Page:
Ansar Bank also extended the equivalent of millions of dollars as a loan to an IRGC-QF front company. IRGC-QF officials’ salaries also have been paid using Ansar Bank, and Ansar Bank is used by the IRGC-QF to pay the salaries of its foreign fighters, particularly those based in Syria. On October 16, 2018, Treasury designated two of these Syria-based, IRGC-QF-backed militias, the Fatemiyoun Division and Zainabiyoun Brigade, which are comprised of foreign fighters, including child soldiers as young as 14 years old.

Ayatollah Ebrahimi, who was recruited into the IRGC at the age of 14, has been the managing director of Ansar Bank since 2005. In this capacity, Ebrahimi worked directly with IRGC-QF officials to facilitate their financial activities, including the conversion of euros or the UAE dirham for the terrorist group. Ayatollah Ebrahimi is being designated pursuant to E.O. 13224 for acting for or on behalf of Ansar Bank.

Treasury is also taking action against a number of Iranian firms owned, or under the control of, Ansar Bank. Specifically, Iranian Atlas Company, Ansar Bank Brokerage Company, and Ansar Information Technology are being designated pursuant to E.O. 13224 for being owned or controlled by Ansar Bank.

Ansar Exchange and Its Network of Procurement Agents

Ansar Exchange

Central to this foreign currency procurement network is Iran-based Ansar Exchange, which conducted significant volumes of foreign currency exchange services for sanctioned Iranian entities, including Ansar Bank, MODAFL, and the IRGC. Ansar Exchange is wholly owned and controlled by Ansar Bank.

Since 2016, Ansar Exchange conducted currency exchange services for Ansar Bank totaling over one billion dollars. Over the past few years, Ansar Exchange also directly provided MODAFL with the equivalent of approximately 100 million in dollars and euros, in addition to the equivalent of approximately 130 million dollars’ worth of goods and services ultimately destined for the benefit of the IRGC.

As recently as 2019, Ansar Exchange maintained a close association with senior IRGC-QF officials.  Ansar Exchange is being designated pursuant to E.O. 13224 for being owned or controlled by Ansar Bank, and for assisting, sponsoring, or providing financial, material, or technological support for, or financial or other services to or in support of, Ansar Bank.  Ansar Exchange is also being designated for assisting, sponsoring, or providing financial, material, or technological support for, or financial or other services to or in support of, the IRGC-QF, and for assisting, sponsoring, or providing financial, material, or technological support for, or financial or other services to or in support of, the IRGC.

Alireza Atabaki

Alireza Atabaki is the managing director of Ansar Exchange. He co-owns Zagros Pardis Kish with Reza Heidari, an individual designated by Treasury in 2017 for acting for or on behalf of, and providing support to, the IRGC-QF. As recently as early 2019, Atabaki has worked with the IRGC-QF and coordinated transactions using an identified IRGC-QF front company.

Alireza Atabaki is being designated pursuant to E.O. 13224 for acting for or on behalf of Ansar

Exchange.

In 2018, Iran-based Atlas Exchange — also designated today — at the behest of Atabaki, paid hundreds of thousands of euros and dirham to companies in Europe and the UAE. In 2018 and 2019, Atabaki worked closely with UAE-based Iranian financial facilitator Reza Sakan and UAE-based Mohammad Vakili, both of whom are being designated today. Vakili is affiliated with UAE-based companies Best Leader General Trading LLC and Golden Commodities General Trading LLC. Since at least 2015, Atabaki, in coordination with Iranian financial facilitator Assadollah Seifi, used Vakili and his UAE-based companies as foreign currency procurement and financial facilitation agents to procure and transfer millions of dollars, including in cash.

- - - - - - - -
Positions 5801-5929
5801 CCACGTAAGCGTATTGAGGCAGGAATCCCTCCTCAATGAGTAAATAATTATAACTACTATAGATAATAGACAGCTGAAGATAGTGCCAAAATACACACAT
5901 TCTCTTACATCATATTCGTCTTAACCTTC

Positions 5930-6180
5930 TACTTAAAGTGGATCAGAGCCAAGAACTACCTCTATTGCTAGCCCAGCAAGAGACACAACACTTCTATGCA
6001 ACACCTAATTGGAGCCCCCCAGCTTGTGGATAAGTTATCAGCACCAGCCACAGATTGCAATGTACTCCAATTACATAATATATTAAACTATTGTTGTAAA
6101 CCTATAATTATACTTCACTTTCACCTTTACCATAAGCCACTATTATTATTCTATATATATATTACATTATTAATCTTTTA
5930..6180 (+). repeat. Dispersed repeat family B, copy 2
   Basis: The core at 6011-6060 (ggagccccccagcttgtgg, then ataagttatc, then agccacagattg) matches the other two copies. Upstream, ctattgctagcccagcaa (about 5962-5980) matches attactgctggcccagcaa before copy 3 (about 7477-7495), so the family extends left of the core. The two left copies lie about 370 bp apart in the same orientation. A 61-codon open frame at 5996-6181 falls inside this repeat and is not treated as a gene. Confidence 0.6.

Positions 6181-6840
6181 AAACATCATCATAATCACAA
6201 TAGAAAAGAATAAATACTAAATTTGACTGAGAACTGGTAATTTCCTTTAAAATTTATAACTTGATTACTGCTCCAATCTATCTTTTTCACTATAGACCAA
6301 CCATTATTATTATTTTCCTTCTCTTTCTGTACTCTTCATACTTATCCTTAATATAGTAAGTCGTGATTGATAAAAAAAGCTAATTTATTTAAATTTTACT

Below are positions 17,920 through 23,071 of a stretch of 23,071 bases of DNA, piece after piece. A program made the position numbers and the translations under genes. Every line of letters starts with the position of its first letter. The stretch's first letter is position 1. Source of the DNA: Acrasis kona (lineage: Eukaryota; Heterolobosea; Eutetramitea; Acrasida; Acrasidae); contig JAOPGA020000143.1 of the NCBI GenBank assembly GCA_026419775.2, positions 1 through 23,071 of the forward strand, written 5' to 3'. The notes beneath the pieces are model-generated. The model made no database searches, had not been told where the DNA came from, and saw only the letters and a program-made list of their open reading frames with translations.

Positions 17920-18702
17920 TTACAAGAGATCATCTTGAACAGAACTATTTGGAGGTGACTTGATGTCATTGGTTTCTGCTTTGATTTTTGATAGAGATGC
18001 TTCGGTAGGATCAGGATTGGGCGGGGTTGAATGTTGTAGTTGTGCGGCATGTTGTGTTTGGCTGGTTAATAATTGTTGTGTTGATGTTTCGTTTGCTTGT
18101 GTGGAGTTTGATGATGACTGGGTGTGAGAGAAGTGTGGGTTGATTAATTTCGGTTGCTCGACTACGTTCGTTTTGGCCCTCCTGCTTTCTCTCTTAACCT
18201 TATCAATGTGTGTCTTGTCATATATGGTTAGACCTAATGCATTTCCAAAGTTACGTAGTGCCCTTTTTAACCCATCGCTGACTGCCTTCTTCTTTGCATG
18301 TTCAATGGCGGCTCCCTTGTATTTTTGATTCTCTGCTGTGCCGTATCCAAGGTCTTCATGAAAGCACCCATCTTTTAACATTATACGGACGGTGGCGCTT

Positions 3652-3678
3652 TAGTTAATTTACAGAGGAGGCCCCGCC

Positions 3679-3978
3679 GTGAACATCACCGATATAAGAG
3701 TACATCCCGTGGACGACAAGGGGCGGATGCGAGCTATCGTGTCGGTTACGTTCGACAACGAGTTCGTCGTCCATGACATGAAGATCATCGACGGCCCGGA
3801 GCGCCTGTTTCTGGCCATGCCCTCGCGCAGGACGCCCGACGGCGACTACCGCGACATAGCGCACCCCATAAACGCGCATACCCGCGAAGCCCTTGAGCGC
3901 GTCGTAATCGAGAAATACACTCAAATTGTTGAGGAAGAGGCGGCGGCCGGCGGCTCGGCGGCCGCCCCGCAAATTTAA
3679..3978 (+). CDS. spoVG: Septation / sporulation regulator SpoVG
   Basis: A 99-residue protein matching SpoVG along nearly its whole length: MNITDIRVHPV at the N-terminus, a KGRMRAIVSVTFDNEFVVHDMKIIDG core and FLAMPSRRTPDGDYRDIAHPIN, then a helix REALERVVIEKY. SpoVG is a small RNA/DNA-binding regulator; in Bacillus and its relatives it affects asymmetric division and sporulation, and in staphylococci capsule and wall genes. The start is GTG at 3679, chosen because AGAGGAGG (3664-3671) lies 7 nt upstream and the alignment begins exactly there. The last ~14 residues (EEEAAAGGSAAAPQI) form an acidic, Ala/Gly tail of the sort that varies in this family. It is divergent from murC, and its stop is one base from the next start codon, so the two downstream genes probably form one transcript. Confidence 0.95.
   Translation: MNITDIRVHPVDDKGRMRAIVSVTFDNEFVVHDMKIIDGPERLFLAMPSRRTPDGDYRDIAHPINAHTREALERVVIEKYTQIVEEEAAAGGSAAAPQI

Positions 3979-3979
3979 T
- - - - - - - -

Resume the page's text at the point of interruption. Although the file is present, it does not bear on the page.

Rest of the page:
Zagros Pardis Kish

Ansar Exchange’s Managing Director Atabaki and Reza Heidari are registered as the co-owners of Zagros Pardis Kish, a company that is wholly owned by Ansar Bank. Ansar Exchange lists Zagros Pardis Kish as one of its major foreign currency customers.

Zagros Pardis Kish was involved in MODAFL’s acquisition of hundreds of vehicles shipped from the UAE to Iran. Multiple UAE-based firms were used to pay for and ship the vehicles.  Reza Heidari and Zagros Pardis Kish manager Iman Sedaghat were involved in this endeavor. Zagros Pardis Kish is being designated pursuant to E.O. 13224 for assisting, sponsoring, or providing financial, material, or technological support for, or financial or other services to or in support of MODAFL, and for being owned or controlled by Alireza Atabaki.

In his capacity as manager of Zagros Pardis Kish, Iman Sedaghat coordinated the purchase of the hundreds of vehicles for MODAFL through the UAE for millions of dollars. Iman Sedaghat was previously involved in working with the IRGC-QF. Iman Sedaghat is being designated pursuant to E.O. 13224 for acting for or on behalf of Zagros Pardis Kish, and for assisting, sponsoring, or providing financial, material, or technological support for, or financial or other services to or in support of, MODAFL.

UAE- and Turkey-Based Front Companies

Sakan General Trading and Reza Sakan

Among the UAE-based companies sanctioned today, UAE-based Sakan General Trading provided the most foreign currency exchange support to Ansar Exchange, and is owned by UAE resident and Iranian national Reza Sakan and his Iran-based firm Sakan Exchange, also known as Joint Partnership of Reza Sakan Dastgiri and Associates. Sakan General Trading was involved in financing the purchase of military aircraft tires by Iran’s Pars Aviation Service Company for the Syrian Air Force.

Sakan General Trading recently changed its name to Royal Credit General Trading.

Sakan General Trading is being designated pursuant to E.O. 13224 for assisting, sponsoring, or providing financial, material, or technological support for, or financial or other services to or in support of, Ansar Exchange. Reza Sakan is being designated pursuant to E.O. 13224 for being otherwise associated with Sakan General Trading, as he owns or controls Sakan General Trading. Sakan Exchange is also being designated pursuant to E.O. 13224 for being owned or controlled by Reza Sakan.